Measles immunization coverage in Himachal Pradesh ranges from 72% [5] to 89% [6] to 86% [7] which suggests that there is gradual rise over the years while in India it satisfactorily increased from 42% [8] to 51% [9] to 59% [10]. Diseases reappear when immunization coverage drops. But in the country, Delhi state has higher vaccine coverage since it has taken the lead and initiative of the two dose schedule of measles and measles, mumps, rubella (MMR) at 9 months and at 15 months respectively. Goa, Maharashtra, and Tamil Nadu reached 84-88% coverage. Six states, Andhra Pradesh, Chhatisgarh, Delhi, Gujarat, Punjab and Madhya Pradesh achieved coverage of more than 70 per cent [11]. As the coverage increases, inter epidemic interval increases as well as focus shifts towards older age groups as observed as in Thailand and Kangra [12]. The effective vaccination has reduced the incidence in children and the adolescent groups are affected. Higher vaccination coverage has led to widening of the outbreak intervals and in the outbreak settings, more and more of case patients of measles, rubella and chickenpox are now being examined in higher age groups as have been observed in the outbreak patterns on Kangra district of northern Himanchal of India. More than one viruses have also been recorded in the one outbreak, be it measles and rubella; measles, rubella and varicella/herpes zoster [13, 14, 15, 16]. Clinician in chamber and field epidemiologist contests their claim differently for these viral diseases depending upon the morphological similarities of symptomatology and their fleeting nature within one to two days. This sparks the strong point of debate. The aim is to categorize clearly the case patients of modified measles, rubella and atypical measles in outbreak settings. Measles, modified measles, rubella and atypical measles are case defined. Measles is defined clinically by WHO criteria as the occurrence of a febrile rash with or without cough, coryza and conjunctivitis while modified measles means measles in individuals with vaccine induced (but limited) immunity. Rubella means a short febrile rash while atypical measles has the characteristic erythematous, maculopapular rash which it progresses frequently to vesicular, petechial, or purpuric lesions. A debate paper of modified measles versus rubella is being reported here for its rarity and clinical importance.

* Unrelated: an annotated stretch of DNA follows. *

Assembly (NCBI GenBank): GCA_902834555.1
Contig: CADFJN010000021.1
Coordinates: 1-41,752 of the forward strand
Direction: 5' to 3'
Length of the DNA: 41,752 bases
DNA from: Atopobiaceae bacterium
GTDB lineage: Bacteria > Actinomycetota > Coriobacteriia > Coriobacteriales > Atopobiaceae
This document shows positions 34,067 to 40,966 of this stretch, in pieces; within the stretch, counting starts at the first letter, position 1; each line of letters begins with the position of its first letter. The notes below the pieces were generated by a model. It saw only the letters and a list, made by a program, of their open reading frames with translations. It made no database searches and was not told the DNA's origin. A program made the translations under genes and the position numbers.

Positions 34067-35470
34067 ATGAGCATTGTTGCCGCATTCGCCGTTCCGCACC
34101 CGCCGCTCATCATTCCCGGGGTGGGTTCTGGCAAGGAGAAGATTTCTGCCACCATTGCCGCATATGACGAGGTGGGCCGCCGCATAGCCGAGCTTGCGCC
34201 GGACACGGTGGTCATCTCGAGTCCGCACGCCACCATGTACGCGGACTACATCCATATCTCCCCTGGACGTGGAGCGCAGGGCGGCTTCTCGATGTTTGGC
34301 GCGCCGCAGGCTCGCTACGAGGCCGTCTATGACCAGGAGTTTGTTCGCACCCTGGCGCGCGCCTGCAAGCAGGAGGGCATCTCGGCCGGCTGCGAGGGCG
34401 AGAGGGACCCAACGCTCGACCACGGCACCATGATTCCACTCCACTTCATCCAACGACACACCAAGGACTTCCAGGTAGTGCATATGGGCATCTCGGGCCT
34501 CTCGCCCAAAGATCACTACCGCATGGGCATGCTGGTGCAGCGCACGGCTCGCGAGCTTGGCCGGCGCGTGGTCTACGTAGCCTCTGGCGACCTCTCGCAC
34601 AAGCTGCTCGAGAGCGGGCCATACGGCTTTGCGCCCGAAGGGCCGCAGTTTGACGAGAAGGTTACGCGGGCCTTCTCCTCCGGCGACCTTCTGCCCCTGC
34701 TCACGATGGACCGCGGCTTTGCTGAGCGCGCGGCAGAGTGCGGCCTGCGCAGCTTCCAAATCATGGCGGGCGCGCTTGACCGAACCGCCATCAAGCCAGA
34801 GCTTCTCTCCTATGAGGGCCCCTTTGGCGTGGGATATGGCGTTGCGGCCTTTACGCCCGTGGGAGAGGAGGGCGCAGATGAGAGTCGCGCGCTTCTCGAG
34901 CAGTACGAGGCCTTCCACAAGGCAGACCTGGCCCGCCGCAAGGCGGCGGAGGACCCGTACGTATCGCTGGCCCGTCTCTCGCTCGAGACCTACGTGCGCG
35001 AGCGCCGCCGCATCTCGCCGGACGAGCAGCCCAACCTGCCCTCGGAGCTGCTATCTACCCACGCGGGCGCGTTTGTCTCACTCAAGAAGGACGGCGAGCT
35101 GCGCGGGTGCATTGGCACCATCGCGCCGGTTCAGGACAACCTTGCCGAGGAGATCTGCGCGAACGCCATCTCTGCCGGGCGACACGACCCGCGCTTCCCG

Figure 1. Fleeting maculopapular skin rash on the chest of a case patient